banana-bulb

What is a Banana Bulb?

Bananas include plants that require tropical conditions as well as those that grow in temperate areas. Related to ginger and the bird of paradise flower, the banana may not look like an herb, but that's how it is classified. Not only is it an herb, but it has an underground bulb, or rhizome.

Anatomy of the Banana Plant

Like a tulip or other flowering bulb, most of what you see when you look at a banana is leaves. The so-called trunk of the banana tree is actually a tightly packed roll of leaves. The leaves emerge from the center of the “trunk.” This structure – known as the pseudostem – derives its strength from the overlapping curvature of the leaf stems.

Banana Relatives

If you compare bananas to their relatives ginger and bird of paradise flower, you’ll quickly see similarities. Each has a knobby underground rhizome from which leaves spring. Ginger rhizomes branch from the main root, each producing leaves. The bird of paradise flower develops thick, twisted rhizomes in similar fashion to what is called the root mat of a banana.

Climates for Bananas

Commercial edible bananas are tropical fruits, although some varieties can be grown outdoors in the US in USDA Zones 10 and 11. Plantains, or cooking bananas, have a slightly wider range and are grown in much of the American south. Ornamental bananas are often grown indoors or in containers, but primarily as foliage plants.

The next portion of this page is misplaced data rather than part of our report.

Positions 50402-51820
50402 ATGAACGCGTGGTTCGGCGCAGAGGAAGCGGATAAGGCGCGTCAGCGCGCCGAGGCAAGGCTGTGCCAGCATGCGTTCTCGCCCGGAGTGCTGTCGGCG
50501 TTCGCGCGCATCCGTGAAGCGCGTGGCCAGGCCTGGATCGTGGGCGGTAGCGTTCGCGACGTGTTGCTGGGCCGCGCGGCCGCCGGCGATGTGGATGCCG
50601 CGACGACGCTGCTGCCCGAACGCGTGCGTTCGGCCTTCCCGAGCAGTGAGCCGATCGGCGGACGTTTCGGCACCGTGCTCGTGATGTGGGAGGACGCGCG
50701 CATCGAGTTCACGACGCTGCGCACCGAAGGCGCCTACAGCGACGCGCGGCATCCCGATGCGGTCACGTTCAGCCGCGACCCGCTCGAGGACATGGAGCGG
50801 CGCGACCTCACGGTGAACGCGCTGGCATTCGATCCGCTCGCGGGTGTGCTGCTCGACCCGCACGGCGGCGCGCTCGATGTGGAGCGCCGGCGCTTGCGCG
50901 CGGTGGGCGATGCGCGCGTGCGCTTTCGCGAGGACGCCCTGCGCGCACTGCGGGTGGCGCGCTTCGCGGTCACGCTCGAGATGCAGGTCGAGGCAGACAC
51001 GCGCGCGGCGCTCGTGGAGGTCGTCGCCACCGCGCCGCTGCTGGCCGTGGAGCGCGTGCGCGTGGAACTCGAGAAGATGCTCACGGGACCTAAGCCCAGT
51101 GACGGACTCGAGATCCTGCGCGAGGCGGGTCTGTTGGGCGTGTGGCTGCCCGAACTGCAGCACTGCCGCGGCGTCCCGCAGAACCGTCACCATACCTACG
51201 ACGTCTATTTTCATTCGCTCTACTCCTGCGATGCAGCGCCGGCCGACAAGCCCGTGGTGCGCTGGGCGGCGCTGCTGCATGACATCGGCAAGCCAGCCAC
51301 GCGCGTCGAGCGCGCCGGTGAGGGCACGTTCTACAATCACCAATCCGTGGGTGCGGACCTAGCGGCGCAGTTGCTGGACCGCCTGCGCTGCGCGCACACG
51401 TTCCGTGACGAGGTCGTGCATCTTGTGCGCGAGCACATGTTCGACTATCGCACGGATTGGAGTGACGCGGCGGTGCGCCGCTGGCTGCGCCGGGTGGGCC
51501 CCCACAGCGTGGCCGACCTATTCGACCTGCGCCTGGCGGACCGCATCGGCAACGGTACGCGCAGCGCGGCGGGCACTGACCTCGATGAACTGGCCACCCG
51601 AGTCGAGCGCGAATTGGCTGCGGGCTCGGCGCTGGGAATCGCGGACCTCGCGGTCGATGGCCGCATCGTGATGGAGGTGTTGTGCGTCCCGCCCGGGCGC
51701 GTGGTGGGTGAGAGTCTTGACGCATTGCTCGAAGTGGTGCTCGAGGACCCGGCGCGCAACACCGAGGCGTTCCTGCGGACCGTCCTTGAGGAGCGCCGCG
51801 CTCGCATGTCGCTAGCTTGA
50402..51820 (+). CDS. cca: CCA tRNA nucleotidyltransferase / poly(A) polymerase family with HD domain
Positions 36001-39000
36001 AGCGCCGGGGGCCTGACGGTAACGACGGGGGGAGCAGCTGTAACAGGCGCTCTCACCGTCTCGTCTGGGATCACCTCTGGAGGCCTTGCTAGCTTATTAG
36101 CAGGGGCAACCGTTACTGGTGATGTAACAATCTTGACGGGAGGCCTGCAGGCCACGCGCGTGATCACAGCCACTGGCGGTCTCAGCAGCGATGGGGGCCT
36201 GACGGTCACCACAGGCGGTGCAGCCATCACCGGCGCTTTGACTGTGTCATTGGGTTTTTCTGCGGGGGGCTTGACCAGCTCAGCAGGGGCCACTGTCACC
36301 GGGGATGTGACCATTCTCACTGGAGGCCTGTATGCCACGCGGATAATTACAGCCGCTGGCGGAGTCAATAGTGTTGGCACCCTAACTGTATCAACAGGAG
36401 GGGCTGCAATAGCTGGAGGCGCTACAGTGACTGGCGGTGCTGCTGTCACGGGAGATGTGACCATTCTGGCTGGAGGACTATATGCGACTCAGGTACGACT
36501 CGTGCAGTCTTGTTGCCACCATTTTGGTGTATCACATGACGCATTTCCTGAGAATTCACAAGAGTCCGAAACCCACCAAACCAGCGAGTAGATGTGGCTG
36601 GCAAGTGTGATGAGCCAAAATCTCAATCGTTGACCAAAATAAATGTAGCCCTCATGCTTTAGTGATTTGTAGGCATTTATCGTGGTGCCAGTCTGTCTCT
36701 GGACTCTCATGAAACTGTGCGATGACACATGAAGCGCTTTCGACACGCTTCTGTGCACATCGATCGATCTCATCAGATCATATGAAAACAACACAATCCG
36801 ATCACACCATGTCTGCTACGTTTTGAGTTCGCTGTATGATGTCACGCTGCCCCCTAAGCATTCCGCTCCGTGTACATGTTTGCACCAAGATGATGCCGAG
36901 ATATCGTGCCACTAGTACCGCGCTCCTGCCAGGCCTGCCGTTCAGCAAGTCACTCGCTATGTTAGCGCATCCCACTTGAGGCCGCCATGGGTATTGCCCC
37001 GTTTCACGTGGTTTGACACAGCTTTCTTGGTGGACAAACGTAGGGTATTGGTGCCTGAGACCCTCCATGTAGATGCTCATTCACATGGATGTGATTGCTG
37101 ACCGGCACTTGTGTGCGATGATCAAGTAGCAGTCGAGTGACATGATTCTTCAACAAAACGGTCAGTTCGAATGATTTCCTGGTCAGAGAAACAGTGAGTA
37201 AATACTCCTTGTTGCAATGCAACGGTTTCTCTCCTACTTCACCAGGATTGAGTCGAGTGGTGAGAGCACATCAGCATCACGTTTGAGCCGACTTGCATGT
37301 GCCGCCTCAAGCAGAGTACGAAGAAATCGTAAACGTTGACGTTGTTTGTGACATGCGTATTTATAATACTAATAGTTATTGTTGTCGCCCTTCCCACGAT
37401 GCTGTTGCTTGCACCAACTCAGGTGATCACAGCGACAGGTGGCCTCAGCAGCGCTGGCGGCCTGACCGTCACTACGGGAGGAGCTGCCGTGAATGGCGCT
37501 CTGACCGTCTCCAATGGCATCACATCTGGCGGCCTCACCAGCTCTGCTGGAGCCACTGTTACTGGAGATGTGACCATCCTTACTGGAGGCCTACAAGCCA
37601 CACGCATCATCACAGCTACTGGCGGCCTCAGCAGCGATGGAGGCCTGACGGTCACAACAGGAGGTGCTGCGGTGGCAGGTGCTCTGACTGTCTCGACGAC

How to Grow Bananas

The banana is a heavy feeder, especially during the period when it is throwing up leaves and developing a flower stalk. It needs:

  • Full sun or morning sun and dappled afternoon shade.
  • Plenty of water but very well-draining soil.
  • Enriched soil – especially in containers.
  • Regular applications of fertilizer during the growing period.

Reproducing Bananas

Although non-edible banana varieties can be grown from seed, most growers prefer vegetative propagation. The plant throws up suckers from its main bulb, or rhizome, which can be divided from the mother plant and replanted in pots or the ground. You can also replant the main bulb in new potting soil, although suckers typically grow better.

Propagating New Plants

The root mass, or mat, of a banana plant includes the bulb/rhizome, suckers and roots themselves. In the mature plant, this mat can grow five feet deep and spread over 30 feet. Suckers can be narrow-leaved (sword suckers) or broad-leaved (water suckers). The former are a better choice for propagating new plants.

Storing Banana Bulbs

If you live in a cooler climate, you can dig and store the bulb in a dark space where the temperature does not drop below freezing. Cut off lower leaves and pry the bulb out of the soil. Cut off roots that extend out of the sol mass – they’ll rot. Place a plastic garbage bag over the root mass and move to storage. Do not water unless roots seem very dry and wilted.

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